And even as a kid, I was a saver. I made sure I saved part of my allowance every week to use for gifts at Christmas time.
Now that I’m older, I am still a saver. And in a way, I view saving money as a game. It’s a challenge that I take on daily, and I enjoy the thrill of getting a great deal or solving a problem in a clever, frugal way.
I think the Parker Brother’s board game, Paydayhad a lot to do with my introduction to the world of personal finances.
For those of you who may not know of this game, the board game is set up in a calendar format of one month. At the beginning of the game, you decide how many “months” you would like to play the game. The person who has the most money at the end of the game, wins. Throughout the month, you may get bills in the mail, have to buy groceries, get a windfall, or make a purchase. You can save money (at 10 percent interest) or borrow money (at 20 percent interest).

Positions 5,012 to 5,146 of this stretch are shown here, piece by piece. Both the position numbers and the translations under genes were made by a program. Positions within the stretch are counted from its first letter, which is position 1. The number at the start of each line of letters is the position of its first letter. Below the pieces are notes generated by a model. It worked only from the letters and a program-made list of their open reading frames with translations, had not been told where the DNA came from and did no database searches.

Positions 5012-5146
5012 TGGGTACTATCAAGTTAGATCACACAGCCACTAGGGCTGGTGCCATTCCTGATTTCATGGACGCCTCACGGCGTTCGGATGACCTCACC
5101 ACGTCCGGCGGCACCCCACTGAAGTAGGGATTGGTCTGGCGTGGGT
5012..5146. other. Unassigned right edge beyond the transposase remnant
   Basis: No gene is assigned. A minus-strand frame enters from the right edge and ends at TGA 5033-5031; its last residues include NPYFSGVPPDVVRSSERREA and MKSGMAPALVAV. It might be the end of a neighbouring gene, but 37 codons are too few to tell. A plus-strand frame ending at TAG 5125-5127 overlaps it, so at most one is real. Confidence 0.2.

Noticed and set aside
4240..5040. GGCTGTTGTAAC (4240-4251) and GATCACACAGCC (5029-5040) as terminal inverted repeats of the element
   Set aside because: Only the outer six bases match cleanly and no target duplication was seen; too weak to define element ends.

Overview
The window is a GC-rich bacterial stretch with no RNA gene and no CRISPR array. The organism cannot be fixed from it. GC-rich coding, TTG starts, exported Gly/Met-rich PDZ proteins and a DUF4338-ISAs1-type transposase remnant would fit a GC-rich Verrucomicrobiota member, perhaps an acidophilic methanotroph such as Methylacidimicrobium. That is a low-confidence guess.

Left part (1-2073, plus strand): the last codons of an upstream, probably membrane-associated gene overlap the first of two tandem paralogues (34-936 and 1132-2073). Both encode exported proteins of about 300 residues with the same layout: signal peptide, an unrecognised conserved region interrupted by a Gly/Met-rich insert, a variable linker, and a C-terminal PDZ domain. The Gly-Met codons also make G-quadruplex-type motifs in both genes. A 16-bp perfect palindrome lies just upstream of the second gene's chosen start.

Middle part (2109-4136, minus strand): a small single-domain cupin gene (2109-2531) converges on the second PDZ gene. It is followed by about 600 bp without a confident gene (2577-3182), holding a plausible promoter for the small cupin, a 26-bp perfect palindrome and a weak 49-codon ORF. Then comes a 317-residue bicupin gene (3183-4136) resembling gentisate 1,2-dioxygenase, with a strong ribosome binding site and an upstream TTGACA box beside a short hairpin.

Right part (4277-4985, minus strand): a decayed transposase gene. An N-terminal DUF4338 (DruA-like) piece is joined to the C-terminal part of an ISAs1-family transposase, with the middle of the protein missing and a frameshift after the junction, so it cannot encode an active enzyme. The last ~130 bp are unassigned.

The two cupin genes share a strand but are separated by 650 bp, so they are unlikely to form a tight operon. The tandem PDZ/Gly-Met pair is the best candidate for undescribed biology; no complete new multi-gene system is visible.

I still remember the lessons I learned from this game regarding interest. At a whopping 20 percent, it didn’t take long for me to avoid borrowing money at all costs. I also remember feeling that pit in my stomach when I knew there was more month than money. You learn quickly that if you want to win, you have to be shrewd with your money. It’s something I still carry with me to this day.
I also remember that my mother rarely wanted to play this game with me. She said it was too depressing. (This was during a rough financial time for my family). I think about that sometimes, and I realize that I want to do whatever it takes to make sure our family isn’t in that same place.
The game really helps you to think about a budget; winning is dependent on your ability to make more than you spend.